A new study published in the Royal Society’s journal for biological sciences analyzed over 20,000 bee-flower interactions in New Jersey to assess the value of bee diversity in wild plant communities. The researchers found that the number of functionally important bee species increased with the number of plant species in a community. Put more plainly, diverse ecosystems require greater bee diversity.
Are we eating our way into climate crisis?
The global food system is responsible for between 21 and 37 percent of annual emissions of greenhouse gases like carbon dioxide, methane, and nitrous oxide. Roughly half of the world’s land surface is used for agriculture, and 96 percent of the world’s mammalian biomass is either human or livestock, chiefly pigs and cattle. And the global appetite for meat is only predicted to grow.
Bruce Friedrich believes that there is a better way to make and eat meat. He founded the Good Food Institute to advance the future of alternative meats, including plant-based meat made from—duh—plants (like pea protein and coconut oil), and cultivated meats, which are grown from animal cells.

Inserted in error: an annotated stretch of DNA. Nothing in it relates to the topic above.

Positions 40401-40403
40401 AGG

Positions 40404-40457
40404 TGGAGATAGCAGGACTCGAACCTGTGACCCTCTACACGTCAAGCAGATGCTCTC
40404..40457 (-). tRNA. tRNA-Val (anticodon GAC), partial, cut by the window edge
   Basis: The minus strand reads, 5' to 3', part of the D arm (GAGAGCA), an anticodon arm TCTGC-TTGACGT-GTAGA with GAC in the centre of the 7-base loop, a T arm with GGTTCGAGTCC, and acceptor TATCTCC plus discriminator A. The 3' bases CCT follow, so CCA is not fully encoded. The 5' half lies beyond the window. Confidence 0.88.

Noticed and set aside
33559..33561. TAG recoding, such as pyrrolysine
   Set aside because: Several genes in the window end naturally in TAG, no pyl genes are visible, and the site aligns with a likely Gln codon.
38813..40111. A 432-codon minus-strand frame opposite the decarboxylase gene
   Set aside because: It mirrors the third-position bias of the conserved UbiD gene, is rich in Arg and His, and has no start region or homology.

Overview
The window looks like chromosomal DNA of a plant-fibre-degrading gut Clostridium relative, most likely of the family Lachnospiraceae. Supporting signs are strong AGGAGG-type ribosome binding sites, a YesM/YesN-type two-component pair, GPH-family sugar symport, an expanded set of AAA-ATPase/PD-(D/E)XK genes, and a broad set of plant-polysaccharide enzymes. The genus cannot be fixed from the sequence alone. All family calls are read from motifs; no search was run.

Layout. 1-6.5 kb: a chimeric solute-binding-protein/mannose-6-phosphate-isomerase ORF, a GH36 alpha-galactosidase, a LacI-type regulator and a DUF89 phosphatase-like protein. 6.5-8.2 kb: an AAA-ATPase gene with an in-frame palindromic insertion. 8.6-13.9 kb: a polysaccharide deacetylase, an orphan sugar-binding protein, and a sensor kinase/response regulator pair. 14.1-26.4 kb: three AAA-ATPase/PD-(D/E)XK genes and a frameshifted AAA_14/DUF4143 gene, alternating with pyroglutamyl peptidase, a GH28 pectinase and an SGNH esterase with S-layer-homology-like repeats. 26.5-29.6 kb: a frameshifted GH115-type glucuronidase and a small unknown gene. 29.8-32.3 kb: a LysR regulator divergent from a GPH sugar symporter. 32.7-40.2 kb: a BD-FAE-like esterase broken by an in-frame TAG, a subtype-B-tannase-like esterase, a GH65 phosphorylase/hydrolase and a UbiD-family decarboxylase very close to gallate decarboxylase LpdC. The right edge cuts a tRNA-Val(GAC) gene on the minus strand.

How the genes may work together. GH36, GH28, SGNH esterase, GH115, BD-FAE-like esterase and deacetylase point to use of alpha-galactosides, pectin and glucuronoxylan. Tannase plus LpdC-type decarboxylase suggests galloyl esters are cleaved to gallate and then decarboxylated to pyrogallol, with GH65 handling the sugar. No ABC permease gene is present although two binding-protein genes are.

In this interview with Bulletin associate editor Jessica McKenzie, Friedrich elaborates on Good Food Institute’s theory of change, why it is working with—not against—meat companies, how alternative meats could help prevent the next pandemic, and how they can achieve taste, texture, and price parity with meat. He also responds to criticisms that alternative meats are nothing more than corporate greenwashing.
Last August, the Iowa State University (ISU) Extension and Outreach—the arm of the land-grant university that works directly with farmers, business owners, and families on practical science applications—quietly informed 4-H members that canned goods made with recipes from the Ball Blue Book would no longer be accepted for exhibits at county fairs. A year later, the news that ISU Extension was no longer recommending the Ball Blue Book, not just to 4-H, but to any home canner, roiled the Canning subreddit, an online community with nearly 80,000 members.
Indoor farming is helping an isolated NASA crew thrive in Antarctica, and could reap future psychological benefits for space explorers.
Indoor farming companies—like Kimbal Musk’s Square Roots—claim their methods can replicate any climate on earth, resulting in better-tasting produce.